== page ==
Nokia reportedly in talks to buy Navteq

Finnish cell-phone maker is in discussions to buy the maker of navigation software, according to Wall Street Journal.

LONDON ( -- Nokia is buying U.S. navigation-software maker Navteq for around $8.1 billion, the world's largest mobile phone maker said Monday.

The deal has been approved by the boards of both companies, according to Nokia.

Under the agreement, Nokia (Charts) will pay $78 in cash for each Navteq (Charts) share, including outstanding options. Nokia shares fell nearly 3 percent in early trading, while Navteq edged downward.

Chicago-based Navteq maintains digital maps which it licenses to global positioning systems and Web sites. Founded in 1985, it has around 3,000 employees in 168 offices in 30 countries.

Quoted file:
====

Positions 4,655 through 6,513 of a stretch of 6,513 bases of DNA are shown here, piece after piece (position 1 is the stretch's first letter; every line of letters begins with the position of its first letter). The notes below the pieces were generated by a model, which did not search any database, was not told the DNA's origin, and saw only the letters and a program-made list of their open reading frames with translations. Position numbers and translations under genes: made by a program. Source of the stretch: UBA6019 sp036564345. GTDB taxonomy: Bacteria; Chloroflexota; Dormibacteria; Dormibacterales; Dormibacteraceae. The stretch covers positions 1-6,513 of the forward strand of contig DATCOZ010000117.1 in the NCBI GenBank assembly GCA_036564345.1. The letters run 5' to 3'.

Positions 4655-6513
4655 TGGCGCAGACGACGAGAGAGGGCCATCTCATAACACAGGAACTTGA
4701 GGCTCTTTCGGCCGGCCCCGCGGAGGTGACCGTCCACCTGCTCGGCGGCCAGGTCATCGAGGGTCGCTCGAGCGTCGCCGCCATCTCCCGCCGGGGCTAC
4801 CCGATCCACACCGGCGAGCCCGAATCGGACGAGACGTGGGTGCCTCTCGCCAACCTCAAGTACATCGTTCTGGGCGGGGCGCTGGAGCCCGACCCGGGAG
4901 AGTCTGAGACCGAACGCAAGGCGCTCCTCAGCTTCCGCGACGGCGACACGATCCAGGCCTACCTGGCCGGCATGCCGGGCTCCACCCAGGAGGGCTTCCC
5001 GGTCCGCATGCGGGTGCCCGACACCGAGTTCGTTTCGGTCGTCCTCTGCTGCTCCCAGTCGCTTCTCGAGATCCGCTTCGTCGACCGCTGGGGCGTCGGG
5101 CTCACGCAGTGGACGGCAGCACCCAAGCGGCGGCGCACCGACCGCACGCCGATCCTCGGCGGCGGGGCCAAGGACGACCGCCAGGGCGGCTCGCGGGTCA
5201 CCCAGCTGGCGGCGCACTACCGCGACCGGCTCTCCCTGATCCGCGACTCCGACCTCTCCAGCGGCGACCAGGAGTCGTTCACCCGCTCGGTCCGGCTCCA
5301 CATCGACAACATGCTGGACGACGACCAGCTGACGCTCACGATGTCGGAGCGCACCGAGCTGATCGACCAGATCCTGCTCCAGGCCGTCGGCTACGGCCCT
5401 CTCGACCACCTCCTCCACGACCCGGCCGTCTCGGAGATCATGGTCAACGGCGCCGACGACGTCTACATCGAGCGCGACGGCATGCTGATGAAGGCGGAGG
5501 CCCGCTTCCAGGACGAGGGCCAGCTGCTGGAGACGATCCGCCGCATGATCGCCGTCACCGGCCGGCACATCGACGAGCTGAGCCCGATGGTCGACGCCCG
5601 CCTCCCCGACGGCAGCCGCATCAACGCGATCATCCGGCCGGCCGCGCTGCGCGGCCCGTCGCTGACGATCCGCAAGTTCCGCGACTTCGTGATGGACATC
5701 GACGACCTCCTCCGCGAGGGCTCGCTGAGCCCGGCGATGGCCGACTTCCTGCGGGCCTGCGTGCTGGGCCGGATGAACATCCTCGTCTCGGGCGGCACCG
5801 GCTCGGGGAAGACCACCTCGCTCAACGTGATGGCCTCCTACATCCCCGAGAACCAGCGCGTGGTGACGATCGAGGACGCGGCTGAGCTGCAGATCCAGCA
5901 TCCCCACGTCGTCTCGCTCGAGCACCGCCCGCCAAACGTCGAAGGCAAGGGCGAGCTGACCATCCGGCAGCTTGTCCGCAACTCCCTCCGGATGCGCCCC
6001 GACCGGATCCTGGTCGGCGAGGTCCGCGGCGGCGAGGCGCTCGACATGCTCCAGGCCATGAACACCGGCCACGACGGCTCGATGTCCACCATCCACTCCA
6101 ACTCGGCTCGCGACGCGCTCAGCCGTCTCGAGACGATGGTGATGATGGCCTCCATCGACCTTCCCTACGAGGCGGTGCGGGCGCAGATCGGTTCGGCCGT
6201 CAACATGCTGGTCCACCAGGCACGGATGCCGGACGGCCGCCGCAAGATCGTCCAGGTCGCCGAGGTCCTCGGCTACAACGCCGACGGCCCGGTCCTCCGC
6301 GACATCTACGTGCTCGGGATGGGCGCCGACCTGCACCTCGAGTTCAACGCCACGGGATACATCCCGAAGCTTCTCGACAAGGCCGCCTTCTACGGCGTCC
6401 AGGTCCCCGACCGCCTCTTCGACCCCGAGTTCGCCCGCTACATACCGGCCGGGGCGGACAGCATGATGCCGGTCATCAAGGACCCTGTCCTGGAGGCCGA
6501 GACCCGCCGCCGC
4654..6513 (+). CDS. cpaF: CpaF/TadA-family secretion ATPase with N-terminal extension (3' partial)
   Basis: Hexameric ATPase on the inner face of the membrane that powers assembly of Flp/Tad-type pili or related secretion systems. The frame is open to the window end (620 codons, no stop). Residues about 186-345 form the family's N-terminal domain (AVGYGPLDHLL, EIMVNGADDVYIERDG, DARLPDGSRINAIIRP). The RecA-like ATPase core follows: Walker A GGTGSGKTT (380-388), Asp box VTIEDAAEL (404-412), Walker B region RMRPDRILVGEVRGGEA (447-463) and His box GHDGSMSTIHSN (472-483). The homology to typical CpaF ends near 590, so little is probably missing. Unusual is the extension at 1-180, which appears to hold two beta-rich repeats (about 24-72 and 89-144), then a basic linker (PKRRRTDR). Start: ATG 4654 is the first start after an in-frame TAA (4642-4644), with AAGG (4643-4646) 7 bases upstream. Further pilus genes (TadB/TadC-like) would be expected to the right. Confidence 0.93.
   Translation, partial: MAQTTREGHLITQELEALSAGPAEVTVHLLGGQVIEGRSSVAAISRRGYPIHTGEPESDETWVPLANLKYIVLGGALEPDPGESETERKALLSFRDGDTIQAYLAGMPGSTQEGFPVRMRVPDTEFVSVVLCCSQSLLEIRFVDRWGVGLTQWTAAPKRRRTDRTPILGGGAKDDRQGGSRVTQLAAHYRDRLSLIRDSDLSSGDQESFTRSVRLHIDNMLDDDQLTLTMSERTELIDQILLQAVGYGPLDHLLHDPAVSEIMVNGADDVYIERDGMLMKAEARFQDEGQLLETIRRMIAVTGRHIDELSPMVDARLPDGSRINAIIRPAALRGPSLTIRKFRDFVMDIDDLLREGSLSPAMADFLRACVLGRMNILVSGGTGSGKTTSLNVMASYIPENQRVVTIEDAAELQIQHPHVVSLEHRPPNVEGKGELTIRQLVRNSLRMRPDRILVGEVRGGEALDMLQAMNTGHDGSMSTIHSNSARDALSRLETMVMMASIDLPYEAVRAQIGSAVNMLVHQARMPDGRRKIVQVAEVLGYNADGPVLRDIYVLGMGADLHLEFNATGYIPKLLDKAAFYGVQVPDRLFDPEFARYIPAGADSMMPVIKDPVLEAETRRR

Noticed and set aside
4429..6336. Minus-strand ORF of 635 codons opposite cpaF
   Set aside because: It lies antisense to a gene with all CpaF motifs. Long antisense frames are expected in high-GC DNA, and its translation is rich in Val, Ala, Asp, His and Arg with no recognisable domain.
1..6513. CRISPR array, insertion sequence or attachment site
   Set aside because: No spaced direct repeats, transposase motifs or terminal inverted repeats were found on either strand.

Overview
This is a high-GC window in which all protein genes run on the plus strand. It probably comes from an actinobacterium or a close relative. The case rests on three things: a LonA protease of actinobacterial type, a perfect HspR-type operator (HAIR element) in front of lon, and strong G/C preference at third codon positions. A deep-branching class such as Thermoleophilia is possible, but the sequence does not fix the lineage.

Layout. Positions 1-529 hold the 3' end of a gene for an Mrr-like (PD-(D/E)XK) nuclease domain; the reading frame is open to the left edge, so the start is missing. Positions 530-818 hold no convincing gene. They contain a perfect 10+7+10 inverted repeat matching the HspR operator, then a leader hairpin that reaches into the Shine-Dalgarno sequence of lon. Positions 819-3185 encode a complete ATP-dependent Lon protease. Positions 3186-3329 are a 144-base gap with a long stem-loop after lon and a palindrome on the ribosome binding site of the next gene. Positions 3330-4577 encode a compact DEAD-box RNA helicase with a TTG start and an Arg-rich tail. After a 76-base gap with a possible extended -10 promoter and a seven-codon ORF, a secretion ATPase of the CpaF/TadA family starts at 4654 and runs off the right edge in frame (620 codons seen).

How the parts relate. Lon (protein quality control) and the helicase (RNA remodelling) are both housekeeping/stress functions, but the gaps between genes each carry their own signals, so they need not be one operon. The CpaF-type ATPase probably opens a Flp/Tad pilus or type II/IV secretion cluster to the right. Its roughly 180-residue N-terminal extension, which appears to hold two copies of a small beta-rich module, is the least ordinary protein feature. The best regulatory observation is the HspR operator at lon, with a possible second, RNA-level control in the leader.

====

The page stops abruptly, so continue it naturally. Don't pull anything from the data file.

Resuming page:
Nokia's President and Chief Executive Olli-Pekka Kallasvuo said "location-based services are one of the cornerstones of Nokia's Internet services strategy. The acquisition of Navteq is another step toward Nokia becoming a leading player in this space."

Kallasvuo added that by acquiring Navteq, Nokia "will be able to bring context and geographical information to a number of our Internet services with accelerated time to market."

Jari Honko, an analyst at eQ Bank in Helsinki, said Nokia is "extremely driven" in its strategy to move into mobile services and called Navteq "the most significant player in its field."

"It makes a lot of sense," he said. "This is one of the areas that should become extremely important in the future. ... Nokia could very well build one of its core services around it." Top of page